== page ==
We are selective, however, as to who gets the job of making our lives a cautionary tale. Our latest advertiser is Eikon Device Tattoo Equipment & Supply. They paid for the post below. Now, we've been approached by a number of tattoo supply companies who've wanted to advertise, and we turned them down because we couldn't vouch for their stuff--and thus, risk steering you the wrong way so that you never return here. [We also have abandonment issues.] But Eikon has been around for over 13 years. I watched Dan DiMattia make his needles using only Eikon (later switching to their pre-made) and so I knew that top tattooers trusted them. And if Eikon takes money from top tattooists, we'll take Eikon's money and promote top tattooists. The circle is complete.
Yes, all this text above is simply to say: Please support our advertisers.
I know, WTF. We could've just asked at the start and avoided the verbal foreplay.
One more thing: If you'd like to support N+S beyond advertising, you can throw something in our virtual tip jar. If 180 of you gave just a dollar, that would pay for our switch over to a new and reliable server, for example. You can donate by clicking the button below.
The following is a post sponsored by Eikon Device, providers of Tattoo Supplies.
Eikon Device is a leading manufacturer and online distributor of tattoo supplies and equipment. Initially formed in 1994 to research and develop tattoo needles, Eikon Device expanded its scope in 1997 to focus on the technical aspects of tattooing. This change marked the beginning of many published papers as well as two tattoo inventions: the Eikon Meter and Tru-Spring armature bars.
The success of Eikon Device is largely due to its foundation in science and research. Their continuous focus on tattooing techniques, safety issues and product quality helps tattoo artists make better choices about products and practices. Eikon Device offers a full catalog of tattoo supplies and equipment:
* Tattoo machines, from FK Irons to Neuma machines and supplies;
* Tattoo ink in five great choices for color: Eternal Ink, Silverback Ink and Fantasia from the USA; Classic Color from Australia; and Dermaglo from the U.K.;
* Tattoo power supplies and equipment including tips, grips and tubes (incl. disposable);
* Needles are offered pre-made or you can choose supplies to solder your own;
* Disposable medical supplies, from dental bibs and ink caps to tape and bandages;
* Art supplies like tracing paper and drawing ink--and at a better price than most art stores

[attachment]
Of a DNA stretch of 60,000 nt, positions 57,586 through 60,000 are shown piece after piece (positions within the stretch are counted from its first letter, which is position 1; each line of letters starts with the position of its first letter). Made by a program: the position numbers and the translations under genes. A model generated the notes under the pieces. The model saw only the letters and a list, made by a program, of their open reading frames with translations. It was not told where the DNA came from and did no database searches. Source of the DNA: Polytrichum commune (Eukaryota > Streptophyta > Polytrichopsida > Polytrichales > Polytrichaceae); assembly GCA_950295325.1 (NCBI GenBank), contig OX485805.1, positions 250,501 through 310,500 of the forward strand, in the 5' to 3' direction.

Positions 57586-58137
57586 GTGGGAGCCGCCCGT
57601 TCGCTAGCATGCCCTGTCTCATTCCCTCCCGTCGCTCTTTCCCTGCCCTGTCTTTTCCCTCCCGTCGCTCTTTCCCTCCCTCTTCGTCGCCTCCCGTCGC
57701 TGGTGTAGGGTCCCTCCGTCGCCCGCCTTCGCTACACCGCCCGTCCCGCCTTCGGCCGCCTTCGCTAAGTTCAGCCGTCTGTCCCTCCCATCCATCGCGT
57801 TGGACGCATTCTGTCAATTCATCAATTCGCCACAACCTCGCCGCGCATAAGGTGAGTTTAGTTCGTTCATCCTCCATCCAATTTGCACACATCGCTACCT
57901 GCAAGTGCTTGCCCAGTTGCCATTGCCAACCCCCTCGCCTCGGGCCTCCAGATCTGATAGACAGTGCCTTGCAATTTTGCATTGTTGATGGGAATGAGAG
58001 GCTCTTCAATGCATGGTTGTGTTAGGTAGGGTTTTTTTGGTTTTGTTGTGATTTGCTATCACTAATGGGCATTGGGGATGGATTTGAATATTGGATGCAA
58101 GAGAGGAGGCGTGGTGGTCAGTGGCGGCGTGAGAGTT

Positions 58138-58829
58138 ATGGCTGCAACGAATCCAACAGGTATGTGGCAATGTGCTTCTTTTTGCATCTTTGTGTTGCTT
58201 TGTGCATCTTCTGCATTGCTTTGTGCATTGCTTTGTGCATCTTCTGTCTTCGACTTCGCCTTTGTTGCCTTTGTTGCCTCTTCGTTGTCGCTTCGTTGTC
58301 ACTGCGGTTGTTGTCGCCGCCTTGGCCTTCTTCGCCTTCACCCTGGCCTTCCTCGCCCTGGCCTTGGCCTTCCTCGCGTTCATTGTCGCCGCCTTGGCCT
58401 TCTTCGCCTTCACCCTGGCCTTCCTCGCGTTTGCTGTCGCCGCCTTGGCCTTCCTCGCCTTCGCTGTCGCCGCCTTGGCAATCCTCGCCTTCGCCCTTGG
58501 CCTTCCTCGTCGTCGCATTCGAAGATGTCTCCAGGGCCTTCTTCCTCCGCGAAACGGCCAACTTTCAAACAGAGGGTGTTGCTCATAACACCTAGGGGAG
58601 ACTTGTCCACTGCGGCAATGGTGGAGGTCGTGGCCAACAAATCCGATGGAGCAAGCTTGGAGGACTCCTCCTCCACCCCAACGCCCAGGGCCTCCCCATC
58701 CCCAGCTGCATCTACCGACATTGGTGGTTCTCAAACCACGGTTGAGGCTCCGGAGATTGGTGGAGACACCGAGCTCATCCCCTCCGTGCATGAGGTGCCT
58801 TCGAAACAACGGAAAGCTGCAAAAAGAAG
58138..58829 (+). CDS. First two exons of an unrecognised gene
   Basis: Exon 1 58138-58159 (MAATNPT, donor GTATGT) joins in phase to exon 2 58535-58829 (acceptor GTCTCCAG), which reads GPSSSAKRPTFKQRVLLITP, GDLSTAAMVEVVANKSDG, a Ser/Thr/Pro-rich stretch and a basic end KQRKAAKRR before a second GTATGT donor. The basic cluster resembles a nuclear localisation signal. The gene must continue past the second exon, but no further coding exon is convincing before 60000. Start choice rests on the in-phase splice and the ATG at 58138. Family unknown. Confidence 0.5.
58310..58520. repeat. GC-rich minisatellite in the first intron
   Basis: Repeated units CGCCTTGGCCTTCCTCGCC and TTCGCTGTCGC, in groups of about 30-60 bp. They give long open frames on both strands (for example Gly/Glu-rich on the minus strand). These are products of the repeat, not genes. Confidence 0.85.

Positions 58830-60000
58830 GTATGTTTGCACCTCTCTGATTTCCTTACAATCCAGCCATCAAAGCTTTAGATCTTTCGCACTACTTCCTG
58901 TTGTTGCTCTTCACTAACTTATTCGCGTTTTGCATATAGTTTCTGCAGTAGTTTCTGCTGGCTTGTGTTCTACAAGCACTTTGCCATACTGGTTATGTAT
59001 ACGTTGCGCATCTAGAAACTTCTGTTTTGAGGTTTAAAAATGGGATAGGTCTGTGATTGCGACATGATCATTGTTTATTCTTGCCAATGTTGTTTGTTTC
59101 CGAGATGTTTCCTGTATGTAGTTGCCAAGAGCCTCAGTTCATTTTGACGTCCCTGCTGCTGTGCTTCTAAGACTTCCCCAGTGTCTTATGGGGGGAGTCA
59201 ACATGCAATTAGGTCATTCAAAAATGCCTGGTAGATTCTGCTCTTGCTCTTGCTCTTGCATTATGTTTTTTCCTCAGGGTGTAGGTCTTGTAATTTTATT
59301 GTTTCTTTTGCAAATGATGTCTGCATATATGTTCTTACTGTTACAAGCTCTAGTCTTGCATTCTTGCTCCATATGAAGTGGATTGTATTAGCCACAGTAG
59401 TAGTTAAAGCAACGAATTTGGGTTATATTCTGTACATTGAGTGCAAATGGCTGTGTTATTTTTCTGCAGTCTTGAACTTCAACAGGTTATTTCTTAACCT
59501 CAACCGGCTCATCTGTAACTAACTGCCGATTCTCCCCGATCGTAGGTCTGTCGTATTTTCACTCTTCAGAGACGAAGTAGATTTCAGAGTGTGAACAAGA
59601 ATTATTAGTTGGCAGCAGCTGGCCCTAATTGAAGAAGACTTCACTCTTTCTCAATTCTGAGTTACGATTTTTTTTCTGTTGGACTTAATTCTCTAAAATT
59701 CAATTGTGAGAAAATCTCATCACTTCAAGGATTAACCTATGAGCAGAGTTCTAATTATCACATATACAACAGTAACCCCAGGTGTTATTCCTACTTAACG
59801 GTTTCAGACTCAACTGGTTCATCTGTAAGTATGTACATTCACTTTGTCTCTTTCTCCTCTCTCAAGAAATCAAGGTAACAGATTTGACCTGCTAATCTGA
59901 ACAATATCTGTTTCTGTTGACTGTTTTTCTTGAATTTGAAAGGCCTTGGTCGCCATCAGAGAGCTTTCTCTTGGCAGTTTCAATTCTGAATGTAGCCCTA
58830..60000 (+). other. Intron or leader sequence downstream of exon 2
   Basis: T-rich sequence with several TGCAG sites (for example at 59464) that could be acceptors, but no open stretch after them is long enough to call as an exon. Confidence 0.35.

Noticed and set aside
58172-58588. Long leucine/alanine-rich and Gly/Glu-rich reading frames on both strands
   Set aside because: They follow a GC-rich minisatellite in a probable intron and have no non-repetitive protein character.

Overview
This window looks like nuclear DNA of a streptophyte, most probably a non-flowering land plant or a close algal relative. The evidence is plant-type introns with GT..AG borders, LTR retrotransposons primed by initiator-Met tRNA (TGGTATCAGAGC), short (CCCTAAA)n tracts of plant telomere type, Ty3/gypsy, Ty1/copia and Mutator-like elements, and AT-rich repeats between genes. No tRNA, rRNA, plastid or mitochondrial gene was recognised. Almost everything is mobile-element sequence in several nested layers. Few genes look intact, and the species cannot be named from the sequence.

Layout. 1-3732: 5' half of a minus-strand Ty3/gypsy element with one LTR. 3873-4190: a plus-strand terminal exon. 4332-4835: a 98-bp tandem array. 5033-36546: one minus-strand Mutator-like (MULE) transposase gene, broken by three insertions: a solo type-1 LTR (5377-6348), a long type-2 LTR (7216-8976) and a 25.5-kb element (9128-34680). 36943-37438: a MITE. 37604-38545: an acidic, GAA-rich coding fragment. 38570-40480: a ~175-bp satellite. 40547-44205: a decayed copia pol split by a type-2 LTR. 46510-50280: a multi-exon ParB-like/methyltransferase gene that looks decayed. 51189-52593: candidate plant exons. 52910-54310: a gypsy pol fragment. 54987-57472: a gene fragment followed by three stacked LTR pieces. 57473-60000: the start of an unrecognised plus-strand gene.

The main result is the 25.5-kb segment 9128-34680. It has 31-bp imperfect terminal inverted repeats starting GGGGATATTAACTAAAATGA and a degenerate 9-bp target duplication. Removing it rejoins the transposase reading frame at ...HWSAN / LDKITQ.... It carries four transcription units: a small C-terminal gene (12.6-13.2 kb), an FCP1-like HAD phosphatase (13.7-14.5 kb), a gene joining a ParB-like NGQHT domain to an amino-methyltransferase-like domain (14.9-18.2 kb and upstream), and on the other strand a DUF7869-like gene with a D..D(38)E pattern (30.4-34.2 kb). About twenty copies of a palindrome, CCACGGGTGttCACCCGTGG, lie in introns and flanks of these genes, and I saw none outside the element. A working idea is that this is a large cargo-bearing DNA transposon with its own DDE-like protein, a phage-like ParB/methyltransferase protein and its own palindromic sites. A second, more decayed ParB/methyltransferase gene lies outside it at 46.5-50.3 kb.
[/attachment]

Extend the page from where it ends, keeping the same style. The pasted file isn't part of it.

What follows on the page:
Additionally, it has a sizable library of research and educational information as well as art books including the recently released Tattoo Prodigies.
Eikon Device will soon be re-launching their website making online purchasing even easier.
Today, on the wonderful Citizen Radio with Jamie Kilstein and Allison Kilkenny, the featured interview is with Guy Aitchison, "tattoo artist and philosopher" as they call him.
You can hear that interview streamed through Breakthruradio.com.
The "tattoo artist and philosopher" tag is fitting as the podcast touches upon everything from why Guy became a tattoo artist to tattoo myths to fighting greed and commercialism to scientific studies on human behavior to ... it gets deep, man. And that's good because it allows the personality of an iconic tattoo artist to show through beyond the usual questions on tattoos and technique. You feel like you're really getting to know the artist, and that's a credit to Allison and Jamie for their light but smart interview style--and all while Jamie is getting his half-sleeve by Guy.
It's an enjoyable listen even when the conversation gets most serious, and I learned a few things (and will be buying a subscription to New Scientist magazine, which Guy quotes at length).
For more on Guy, hit Hyperspace Studios.
Ink-n-Iron Fest photo by Nicole Reed
Tattoo events are taking place every thirty seconds throughout the summer, from New Jersey to Taiwan. Here's our pick list for the next few months to get you planning your own tattoo tour.
This weekend, June 11-13th, at the Ink-n-Iron show, custom cars, pin-up girls, Rockabilly bands, and top tattooists converge around and aboard the Queen Mary in Long Beach, CA. I've been following the road trips of artists and vendors on Twitter as they make their way over for the seventh year of this sleep-less event. Too much to do there: live shows, the International Pole Performer Showcase, the Pin-Up Pageant, Dr. Sketchy's Anti-Art School, hot rod and kustom car contests, and of course, you could get tattooed by these excellent artists. Check the photos from previous shows, like the one above, on this page.
I noticed a few of my faves weren't going to be at Ink-n-Iron this weekend but instead are working the Krakow Tattoo Fest in Poland--artists like Robert Hernandez, Victor Portugal, Zsolt Sarkozi and even Jeremiah Barba will be there (and not in his Long Beach homebase--I also think Slayer has something to do with this).